Liverpool legends Echo & The Bunnymen drop their 12th studio album, and the first since 2009, "Meteorites." The album features 10 songs hand-picked by Ian McCulloch and performed by him and Will Sergeant, with Gordy Goodie on guitar and Stephen Brannan on bass. "At long last, we’ve made the worthy successor to ’Crocodiles,’ ’Heaven Up Here,’ ’Porcupine’ and ’Ocean Rain," said McCulloch. " ’Meteorites’ is what Echo and the Bunnymen mean and are meant to be -- up there in heaven - untouchable, celestial, beautiful and real. It has changed my life." The band has been around for 36 years, and helped create the indie rock scene, influencing bands from Coldplay to the Flaming Lips.
In songs like "Holy Moses," with its refrain of "yeah, yeah," it’s like the ’90s never ended. "What can I take, what can I steal, what do I make to feel like you feel," McCulloch sings in the melodic "Is This a Breakdown?" But songs like the soporific "Burn It Down" and "Meteorite" are slow, somber affairs, as McCulloch sings, "hope, where is the hope you need, can it be found among all the ghosts?" This dark tone pervades "Constantinople," and the refrain of "wasted all the time" marks "Grapes Upon the Vine." A more upbeat sound, ironically, is found in the catastrophes of "Explosions." They go the distance in the nearly eight-minute "Market Town," singing, "What you gonna do, when they come for you?" In the face of impassioned slow rock dirges like "New Horizons," how can a girl keep up walls? Echo & The Bunnymen are one of those bands that represent an era so well, it’s hard to separate them from that time. But nostalgia is a strong draw, and this album will transport you back to what may be more halcyon days. The bands sets out on their European tour this May, with select dates in Paris, Antwerp, Holland, Belgium and the UK.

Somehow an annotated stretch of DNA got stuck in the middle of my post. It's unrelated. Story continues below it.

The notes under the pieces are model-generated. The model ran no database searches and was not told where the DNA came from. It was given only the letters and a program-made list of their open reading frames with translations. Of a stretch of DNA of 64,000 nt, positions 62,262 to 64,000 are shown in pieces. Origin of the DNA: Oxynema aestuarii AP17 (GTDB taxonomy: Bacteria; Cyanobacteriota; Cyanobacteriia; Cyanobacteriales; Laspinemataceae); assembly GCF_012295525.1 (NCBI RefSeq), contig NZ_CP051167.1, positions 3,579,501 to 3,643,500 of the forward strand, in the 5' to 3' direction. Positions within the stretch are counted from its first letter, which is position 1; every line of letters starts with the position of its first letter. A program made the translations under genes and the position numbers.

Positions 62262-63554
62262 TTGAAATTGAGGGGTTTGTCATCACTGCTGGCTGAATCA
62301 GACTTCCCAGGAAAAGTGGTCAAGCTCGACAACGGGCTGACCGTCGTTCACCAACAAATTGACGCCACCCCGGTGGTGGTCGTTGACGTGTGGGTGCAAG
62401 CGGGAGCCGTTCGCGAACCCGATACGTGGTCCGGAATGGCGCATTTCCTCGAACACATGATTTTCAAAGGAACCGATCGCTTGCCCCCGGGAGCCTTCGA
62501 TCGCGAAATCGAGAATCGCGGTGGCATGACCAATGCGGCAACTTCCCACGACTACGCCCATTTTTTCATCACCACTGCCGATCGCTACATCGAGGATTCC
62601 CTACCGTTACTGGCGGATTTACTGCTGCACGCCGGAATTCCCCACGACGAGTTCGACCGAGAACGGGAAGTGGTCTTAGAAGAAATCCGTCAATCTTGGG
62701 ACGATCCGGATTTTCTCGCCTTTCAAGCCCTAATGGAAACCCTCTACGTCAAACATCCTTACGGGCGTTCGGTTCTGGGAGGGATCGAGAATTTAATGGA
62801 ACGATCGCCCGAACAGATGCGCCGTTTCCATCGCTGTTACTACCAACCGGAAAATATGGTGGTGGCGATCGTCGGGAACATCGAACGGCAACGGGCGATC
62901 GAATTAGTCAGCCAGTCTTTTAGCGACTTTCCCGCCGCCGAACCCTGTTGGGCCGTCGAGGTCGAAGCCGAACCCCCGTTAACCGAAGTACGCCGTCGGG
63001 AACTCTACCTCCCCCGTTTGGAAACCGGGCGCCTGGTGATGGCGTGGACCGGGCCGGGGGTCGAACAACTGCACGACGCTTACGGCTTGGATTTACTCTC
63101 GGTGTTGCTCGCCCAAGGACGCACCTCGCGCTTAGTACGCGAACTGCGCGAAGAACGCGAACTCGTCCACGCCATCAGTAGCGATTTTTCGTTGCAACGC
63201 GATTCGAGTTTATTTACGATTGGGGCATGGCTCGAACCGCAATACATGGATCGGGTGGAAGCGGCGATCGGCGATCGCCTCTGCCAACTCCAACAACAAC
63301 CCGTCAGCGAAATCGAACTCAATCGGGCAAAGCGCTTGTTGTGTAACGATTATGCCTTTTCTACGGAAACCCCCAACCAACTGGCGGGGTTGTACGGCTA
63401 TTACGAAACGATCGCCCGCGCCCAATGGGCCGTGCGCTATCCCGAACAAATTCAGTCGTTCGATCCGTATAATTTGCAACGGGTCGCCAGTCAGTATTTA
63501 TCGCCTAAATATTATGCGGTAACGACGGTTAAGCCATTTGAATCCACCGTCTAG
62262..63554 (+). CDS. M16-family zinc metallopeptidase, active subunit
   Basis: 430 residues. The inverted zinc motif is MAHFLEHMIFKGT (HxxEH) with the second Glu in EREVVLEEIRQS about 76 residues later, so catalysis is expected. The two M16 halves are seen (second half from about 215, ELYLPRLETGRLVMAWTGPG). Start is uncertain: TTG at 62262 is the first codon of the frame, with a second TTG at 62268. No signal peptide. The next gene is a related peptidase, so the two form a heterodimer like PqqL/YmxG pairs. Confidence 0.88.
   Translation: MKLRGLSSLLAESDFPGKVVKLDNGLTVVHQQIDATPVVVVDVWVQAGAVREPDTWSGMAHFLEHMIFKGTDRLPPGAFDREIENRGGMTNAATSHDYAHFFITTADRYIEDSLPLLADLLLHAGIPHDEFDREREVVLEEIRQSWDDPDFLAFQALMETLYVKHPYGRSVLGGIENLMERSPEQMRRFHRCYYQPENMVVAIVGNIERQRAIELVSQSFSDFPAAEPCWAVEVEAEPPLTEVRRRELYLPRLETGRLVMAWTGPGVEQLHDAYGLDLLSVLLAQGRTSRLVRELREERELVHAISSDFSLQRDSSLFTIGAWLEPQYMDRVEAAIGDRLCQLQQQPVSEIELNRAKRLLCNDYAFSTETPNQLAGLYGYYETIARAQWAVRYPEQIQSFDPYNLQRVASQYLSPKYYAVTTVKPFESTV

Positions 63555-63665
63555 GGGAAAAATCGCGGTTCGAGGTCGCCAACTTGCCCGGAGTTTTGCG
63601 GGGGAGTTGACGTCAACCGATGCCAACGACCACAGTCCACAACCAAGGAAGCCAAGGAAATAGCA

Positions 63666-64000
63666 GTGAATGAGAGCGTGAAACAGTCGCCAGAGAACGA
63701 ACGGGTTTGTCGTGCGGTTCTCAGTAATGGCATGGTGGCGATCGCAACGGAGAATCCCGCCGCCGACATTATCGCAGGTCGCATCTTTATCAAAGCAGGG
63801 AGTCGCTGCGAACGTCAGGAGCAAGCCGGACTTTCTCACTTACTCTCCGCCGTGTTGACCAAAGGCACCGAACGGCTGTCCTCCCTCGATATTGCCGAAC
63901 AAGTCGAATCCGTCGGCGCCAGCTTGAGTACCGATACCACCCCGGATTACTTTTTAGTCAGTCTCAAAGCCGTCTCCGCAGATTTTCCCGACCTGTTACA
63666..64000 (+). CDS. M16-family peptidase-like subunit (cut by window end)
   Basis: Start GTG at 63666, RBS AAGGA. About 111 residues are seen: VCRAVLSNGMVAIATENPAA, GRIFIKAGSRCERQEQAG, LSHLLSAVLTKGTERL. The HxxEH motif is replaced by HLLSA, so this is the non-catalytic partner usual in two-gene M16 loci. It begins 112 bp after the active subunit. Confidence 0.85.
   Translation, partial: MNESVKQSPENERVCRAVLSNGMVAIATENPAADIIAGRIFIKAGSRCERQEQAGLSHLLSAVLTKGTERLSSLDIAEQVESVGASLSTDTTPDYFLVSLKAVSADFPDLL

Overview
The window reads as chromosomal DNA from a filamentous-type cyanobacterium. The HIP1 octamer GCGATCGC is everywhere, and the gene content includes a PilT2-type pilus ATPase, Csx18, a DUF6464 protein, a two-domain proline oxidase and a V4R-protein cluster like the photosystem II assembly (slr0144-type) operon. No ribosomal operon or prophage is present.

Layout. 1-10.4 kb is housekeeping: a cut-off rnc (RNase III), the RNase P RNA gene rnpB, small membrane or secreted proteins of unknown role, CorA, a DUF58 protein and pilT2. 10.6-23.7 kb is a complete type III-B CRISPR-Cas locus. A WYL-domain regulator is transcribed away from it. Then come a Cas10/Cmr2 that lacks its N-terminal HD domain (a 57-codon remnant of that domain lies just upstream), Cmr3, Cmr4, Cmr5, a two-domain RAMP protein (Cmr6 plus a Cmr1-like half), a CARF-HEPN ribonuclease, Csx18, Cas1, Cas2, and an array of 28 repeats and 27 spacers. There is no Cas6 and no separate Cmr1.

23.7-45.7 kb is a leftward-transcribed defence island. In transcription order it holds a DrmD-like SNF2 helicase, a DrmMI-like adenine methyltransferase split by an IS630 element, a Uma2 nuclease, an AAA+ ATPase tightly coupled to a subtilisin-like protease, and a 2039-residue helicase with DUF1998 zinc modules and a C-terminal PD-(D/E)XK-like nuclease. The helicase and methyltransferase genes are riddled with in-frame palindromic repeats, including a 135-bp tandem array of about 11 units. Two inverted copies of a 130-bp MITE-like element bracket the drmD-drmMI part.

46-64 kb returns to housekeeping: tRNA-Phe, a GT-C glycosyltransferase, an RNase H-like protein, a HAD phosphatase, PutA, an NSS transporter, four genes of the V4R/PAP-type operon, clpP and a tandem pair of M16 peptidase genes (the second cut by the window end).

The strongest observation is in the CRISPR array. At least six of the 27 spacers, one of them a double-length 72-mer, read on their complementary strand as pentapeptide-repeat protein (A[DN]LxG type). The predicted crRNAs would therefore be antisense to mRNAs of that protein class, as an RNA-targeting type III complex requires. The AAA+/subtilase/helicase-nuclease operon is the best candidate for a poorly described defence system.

"Forever For Now" (LP)